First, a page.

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Why does the media exist? Learn about the intentions behind the creation of most media messages.

Media producers, both for-profit and non-profit, have one intention when creating their media messages: to sell you something. Although the sale may not be in the manner in which we typically expect a sale to be, the sale is there nonetheless.

The statement "the media wants to sell you something" really means the media wants to convince you of something. They want to convince you to buy one of two things: products and services, or ideologies.

An easy example of the media wanting to sell you a product or service is with an advertisement. Companies have products and services that they want you to purchase. They'll create advertisements to entice you to buy their products and services. The end result is that you, the consumer, will part ways with your money in exchange for their goods.

An example of the media wanting to sell you an ideology is with a political advertisement. Although money will never change hands, the political advertisement tries to convince you of the advertiser's side on a particular issue. The end result is that you, the voter, will side with the particular politician or issue in order to help strengthen the support base.

Note: You can learn a lot more about this topic by buying our book, Practical Media Literacy: An essential guide to the critical thinking skills for our digital world. You would be supporting our work so that we can bring you more great resources.

Although these are extreme examples, most examples are more subtle in their attempts to make a sale. These milder examples may not attempt to sell to you directly, but rather indirectly through a logical progression.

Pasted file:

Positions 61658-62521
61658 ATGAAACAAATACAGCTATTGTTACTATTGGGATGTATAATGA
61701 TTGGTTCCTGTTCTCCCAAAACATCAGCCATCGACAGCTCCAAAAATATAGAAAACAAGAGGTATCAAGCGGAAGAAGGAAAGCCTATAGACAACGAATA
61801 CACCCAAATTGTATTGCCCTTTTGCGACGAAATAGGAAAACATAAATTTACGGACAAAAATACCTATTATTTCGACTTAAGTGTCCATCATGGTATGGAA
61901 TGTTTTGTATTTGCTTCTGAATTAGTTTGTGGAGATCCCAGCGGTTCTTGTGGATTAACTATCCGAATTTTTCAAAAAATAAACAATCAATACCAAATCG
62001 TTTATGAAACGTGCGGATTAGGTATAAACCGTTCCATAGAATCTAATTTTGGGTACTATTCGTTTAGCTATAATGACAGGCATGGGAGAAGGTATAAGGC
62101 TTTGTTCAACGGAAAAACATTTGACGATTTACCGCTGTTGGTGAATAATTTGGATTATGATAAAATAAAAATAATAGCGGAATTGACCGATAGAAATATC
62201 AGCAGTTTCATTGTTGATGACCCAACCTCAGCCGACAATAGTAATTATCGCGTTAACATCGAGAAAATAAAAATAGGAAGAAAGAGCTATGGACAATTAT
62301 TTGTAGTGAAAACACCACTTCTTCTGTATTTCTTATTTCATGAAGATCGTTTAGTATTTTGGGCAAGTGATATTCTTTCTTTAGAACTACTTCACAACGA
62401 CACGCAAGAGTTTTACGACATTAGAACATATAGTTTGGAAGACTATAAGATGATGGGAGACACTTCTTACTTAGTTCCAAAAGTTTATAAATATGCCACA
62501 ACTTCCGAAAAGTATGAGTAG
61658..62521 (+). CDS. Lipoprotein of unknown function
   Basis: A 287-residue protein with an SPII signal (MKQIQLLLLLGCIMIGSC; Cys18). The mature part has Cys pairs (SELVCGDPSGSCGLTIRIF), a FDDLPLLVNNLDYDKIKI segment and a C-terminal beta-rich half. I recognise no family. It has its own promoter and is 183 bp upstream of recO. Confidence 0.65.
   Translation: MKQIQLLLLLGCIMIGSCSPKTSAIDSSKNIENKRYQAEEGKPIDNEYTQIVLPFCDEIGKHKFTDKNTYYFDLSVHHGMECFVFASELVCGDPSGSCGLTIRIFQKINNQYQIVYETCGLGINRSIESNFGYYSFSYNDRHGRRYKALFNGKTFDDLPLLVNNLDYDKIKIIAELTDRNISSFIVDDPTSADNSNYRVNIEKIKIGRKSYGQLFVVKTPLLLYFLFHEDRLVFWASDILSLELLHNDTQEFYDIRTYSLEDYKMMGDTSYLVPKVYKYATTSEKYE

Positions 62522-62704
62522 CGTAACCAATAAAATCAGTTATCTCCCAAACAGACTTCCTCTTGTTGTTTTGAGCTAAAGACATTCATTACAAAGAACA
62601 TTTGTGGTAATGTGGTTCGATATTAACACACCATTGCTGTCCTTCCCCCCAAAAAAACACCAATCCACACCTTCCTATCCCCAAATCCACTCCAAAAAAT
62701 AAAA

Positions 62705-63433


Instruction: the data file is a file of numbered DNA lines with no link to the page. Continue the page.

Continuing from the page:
Take for example a television program. Soap operas are perfect examples of how television shows help sell products and services. All television shows know they have a particular segment of television viewers that watch the shows regularly. These viewers are the show's target market.

For soap operas, the target market is women between the ages of 18 and 50 who stay at home during the day. In fact, most shows on broadcast television during the day are aimed at this segment of the viewing population.

Advertisers know who watches their shows, so they create tailored advertisements for the products they know these people would want to buy. They ads you're likely to see during a soap opera? Ads for household necessities such as cleaning supplies (detergent, mops), food for the whole family (easy to make dinners, breakfast cereal for children), beauty products (makeup, shampoo), and career schools (for those women who want to gain new skills and work outside the home when their children are old enough).

Although advertisers know their target market perhaps too well, such intense profiling leads to generalizations of the audience and stereotyping. Using a soap opera to demonstrate how the media attempts to sell something to its audience is just one example.

Similar profiling and selling can be experienced in magazines, radio stations, newspapers, and even music. They all aim towards a specific part of the population, and sell products they know those people will want to buy. In fact, you can easily find out who a particular media message is aimed at by looking at the ads and figure out who the ads appeal to.

Knowing that media producers are actively trying to sell you something, the better you'll be able to understand how that particular source of media affects you and others.